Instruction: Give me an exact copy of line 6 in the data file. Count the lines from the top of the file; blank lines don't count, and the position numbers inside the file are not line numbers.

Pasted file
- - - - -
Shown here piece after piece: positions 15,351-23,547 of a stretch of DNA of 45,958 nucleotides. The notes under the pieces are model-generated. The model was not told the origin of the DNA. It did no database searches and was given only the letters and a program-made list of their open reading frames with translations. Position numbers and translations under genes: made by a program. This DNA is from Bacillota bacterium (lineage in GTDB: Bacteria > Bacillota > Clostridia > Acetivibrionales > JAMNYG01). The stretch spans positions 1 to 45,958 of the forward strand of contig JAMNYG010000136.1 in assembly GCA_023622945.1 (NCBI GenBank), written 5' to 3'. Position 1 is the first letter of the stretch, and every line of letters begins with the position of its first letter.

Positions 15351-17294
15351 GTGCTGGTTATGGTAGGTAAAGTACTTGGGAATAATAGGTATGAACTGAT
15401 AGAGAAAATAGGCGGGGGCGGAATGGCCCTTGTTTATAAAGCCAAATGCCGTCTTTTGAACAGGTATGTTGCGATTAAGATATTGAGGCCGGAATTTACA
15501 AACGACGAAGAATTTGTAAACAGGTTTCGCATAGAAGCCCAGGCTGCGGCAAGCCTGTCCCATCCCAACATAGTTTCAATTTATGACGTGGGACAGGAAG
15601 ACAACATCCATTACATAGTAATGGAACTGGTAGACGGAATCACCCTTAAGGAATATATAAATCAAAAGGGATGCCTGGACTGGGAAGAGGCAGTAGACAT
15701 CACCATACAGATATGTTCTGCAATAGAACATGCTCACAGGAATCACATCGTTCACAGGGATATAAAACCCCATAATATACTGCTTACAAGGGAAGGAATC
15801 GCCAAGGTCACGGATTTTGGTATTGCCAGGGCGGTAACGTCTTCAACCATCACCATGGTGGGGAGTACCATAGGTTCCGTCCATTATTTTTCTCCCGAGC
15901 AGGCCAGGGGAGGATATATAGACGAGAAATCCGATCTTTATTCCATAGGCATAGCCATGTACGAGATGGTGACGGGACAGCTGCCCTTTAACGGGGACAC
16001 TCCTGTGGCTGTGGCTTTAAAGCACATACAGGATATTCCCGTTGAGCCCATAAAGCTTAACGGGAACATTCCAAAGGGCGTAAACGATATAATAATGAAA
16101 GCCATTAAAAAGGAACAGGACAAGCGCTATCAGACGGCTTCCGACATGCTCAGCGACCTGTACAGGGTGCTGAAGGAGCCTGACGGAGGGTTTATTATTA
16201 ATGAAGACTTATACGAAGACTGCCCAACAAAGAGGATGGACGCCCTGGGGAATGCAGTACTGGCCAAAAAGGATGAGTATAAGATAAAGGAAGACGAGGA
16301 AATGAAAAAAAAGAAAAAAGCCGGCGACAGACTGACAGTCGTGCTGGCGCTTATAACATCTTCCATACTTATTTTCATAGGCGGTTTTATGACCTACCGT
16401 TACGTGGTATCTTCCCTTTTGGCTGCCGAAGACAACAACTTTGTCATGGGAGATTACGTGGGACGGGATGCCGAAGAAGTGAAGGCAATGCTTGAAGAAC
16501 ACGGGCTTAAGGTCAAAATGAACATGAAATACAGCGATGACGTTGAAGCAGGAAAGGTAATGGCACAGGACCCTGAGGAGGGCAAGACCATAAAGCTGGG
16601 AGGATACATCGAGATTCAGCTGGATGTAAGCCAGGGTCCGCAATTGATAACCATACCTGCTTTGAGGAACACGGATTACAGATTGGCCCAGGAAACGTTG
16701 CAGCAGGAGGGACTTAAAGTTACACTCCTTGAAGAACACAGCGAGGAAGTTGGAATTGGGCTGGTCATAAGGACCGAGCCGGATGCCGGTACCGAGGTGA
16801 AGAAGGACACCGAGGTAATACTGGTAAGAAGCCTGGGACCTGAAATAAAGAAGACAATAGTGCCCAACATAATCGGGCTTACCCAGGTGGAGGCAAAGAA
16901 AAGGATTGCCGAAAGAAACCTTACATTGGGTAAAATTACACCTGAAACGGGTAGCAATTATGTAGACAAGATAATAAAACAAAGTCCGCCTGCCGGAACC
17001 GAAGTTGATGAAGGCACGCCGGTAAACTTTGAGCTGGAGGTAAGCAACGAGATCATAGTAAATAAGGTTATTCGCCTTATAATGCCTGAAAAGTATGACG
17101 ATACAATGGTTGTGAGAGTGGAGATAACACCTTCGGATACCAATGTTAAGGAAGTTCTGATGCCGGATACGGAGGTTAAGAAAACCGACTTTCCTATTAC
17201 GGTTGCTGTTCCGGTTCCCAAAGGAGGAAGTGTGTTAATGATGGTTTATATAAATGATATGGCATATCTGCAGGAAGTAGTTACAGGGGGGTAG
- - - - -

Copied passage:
15601 ACAACATCCATTACATAGTAATGGAACTGGTAGACGGAATCACCCTTAAGGAATATATAAATCAAAAGGGATGCCTGGACTGGGAAGAGGCAGTAGACAT